Astrid Lindgren 1985
Now it was night, and the moon was high in the sky. Ronia stopped at the lake to rest, sat down on a stone, and felt how still everything was in her forest. She listened but could hear nothing but silence. The woods in the spring night felt full of secrets, full of magic and other strange and ancient things. There were dangers there, too, but Ronia was not afraid.
Lindgren writes so lovingly of nature.
Evening came, the sun sank, dusk fell, the dusk of a spring evening that was no more than a strange dimness between the trees and never turned into darkness and night. The woods fell silent. There was no more sound of blackbird and cuckoo. All the fox cubs crept into their lairs, all the baby squirrels and hares to their nests, the adder under her stone. All that could be heard was the owl's far-off melancholy hooting, and in a little while that too died away.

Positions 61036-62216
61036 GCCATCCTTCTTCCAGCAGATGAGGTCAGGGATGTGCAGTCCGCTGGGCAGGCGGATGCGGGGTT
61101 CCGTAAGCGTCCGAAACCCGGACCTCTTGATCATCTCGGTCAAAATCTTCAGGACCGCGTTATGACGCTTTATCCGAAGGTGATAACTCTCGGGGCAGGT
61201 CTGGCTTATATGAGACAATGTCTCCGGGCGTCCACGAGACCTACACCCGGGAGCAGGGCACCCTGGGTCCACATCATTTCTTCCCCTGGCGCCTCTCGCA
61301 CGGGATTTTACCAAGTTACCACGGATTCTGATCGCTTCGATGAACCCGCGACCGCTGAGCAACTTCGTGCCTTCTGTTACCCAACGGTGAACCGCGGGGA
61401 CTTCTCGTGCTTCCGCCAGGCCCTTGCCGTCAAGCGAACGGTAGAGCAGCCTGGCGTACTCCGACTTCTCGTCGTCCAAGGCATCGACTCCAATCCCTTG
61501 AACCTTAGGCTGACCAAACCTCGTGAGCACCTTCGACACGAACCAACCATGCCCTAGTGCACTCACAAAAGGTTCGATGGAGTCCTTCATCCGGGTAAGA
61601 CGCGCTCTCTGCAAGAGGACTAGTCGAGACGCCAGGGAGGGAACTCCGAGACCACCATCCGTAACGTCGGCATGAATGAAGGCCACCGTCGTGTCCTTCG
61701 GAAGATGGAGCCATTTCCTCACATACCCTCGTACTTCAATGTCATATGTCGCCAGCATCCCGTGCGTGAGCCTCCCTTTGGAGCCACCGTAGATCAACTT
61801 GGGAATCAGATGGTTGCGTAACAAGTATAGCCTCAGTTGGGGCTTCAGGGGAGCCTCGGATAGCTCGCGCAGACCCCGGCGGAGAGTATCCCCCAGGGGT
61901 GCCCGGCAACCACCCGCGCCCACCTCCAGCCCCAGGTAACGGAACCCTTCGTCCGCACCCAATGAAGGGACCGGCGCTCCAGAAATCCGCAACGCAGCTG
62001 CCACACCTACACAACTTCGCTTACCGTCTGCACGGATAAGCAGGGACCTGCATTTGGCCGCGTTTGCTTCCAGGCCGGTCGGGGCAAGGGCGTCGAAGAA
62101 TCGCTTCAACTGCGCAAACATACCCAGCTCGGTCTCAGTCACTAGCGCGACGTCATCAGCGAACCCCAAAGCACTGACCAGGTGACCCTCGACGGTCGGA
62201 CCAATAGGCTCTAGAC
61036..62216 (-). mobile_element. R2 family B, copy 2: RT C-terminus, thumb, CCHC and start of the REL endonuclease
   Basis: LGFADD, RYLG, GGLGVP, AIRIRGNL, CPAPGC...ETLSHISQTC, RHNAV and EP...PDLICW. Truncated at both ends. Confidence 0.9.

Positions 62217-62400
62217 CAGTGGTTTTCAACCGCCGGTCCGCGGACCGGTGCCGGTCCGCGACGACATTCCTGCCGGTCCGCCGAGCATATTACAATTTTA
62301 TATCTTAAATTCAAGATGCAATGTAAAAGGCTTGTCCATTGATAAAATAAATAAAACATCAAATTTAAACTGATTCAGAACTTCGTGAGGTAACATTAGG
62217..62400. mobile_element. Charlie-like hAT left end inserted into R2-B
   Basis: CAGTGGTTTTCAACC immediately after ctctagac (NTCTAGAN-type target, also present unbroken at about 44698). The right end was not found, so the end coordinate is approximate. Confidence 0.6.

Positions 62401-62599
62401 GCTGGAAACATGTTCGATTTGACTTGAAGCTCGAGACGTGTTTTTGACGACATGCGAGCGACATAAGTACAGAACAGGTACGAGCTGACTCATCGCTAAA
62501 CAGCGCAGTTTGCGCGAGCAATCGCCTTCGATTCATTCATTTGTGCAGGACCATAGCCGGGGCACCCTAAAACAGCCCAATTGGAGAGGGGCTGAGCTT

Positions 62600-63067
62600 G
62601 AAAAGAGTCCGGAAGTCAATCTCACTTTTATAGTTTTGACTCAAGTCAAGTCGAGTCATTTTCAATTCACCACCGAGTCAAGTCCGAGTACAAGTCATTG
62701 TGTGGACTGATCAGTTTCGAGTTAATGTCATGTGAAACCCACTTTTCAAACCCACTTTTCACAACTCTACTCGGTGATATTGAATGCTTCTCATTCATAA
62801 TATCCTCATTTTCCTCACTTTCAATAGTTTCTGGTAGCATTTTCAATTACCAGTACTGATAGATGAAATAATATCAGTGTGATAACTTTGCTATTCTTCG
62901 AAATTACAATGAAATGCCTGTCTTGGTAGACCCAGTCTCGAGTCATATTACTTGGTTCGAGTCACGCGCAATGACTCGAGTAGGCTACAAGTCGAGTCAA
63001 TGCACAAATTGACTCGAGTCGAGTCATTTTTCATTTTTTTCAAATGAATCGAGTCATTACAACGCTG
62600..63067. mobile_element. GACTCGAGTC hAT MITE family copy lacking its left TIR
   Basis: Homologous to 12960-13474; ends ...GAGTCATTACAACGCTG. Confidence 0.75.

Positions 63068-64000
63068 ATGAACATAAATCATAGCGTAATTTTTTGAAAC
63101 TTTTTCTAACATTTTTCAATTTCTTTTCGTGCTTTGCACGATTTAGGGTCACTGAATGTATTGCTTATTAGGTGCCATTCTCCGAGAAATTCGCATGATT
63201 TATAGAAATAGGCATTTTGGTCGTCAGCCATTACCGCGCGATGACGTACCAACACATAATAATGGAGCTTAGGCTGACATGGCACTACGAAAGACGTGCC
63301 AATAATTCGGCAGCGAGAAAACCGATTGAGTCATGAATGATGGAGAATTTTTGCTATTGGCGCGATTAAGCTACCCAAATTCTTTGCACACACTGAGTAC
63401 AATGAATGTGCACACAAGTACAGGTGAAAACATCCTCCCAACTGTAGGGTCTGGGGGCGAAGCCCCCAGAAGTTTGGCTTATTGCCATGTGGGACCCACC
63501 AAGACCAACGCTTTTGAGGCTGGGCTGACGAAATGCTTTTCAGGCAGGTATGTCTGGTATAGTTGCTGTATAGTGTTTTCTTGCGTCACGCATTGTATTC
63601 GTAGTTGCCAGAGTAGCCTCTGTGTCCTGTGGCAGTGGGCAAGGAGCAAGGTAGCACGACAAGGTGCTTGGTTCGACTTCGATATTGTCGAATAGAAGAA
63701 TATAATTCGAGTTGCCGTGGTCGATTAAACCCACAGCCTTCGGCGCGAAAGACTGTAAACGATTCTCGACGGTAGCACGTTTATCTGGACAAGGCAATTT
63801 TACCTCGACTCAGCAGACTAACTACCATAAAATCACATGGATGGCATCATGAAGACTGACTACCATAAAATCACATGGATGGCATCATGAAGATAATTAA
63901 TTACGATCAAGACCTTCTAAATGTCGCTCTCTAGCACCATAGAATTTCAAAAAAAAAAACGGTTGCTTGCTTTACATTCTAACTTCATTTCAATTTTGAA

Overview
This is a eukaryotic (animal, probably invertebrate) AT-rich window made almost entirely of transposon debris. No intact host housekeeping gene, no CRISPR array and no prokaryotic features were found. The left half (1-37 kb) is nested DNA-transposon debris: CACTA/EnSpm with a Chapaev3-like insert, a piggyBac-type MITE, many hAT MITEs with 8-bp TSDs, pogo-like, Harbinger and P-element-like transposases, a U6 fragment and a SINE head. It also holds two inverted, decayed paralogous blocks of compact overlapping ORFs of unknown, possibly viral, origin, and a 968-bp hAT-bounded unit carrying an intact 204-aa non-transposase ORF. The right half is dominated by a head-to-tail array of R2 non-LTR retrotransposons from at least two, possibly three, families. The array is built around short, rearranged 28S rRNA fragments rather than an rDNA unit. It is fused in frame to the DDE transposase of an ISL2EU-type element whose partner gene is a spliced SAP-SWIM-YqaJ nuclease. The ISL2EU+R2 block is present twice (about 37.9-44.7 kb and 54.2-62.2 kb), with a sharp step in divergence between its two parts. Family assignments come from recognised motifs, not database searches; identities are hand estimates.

Ronia develops an intense friendship with the rival robber's son, Birk. It's a bit like Romeo and Juliet but more innocent and magical. It's a children's book that has quite a bit of fun, but Lindgren also writes about forgiveness, and making hard decisions.
Ronia could not hear him, but she could see from his lips what he was saying. And although neither of them could hear a word, they spoke to each other. They said what must be said before it was too late. How good it was to love someone so much that there was no need to fear even the most difficult thing. They spoke of it although neither of them could hear a single word.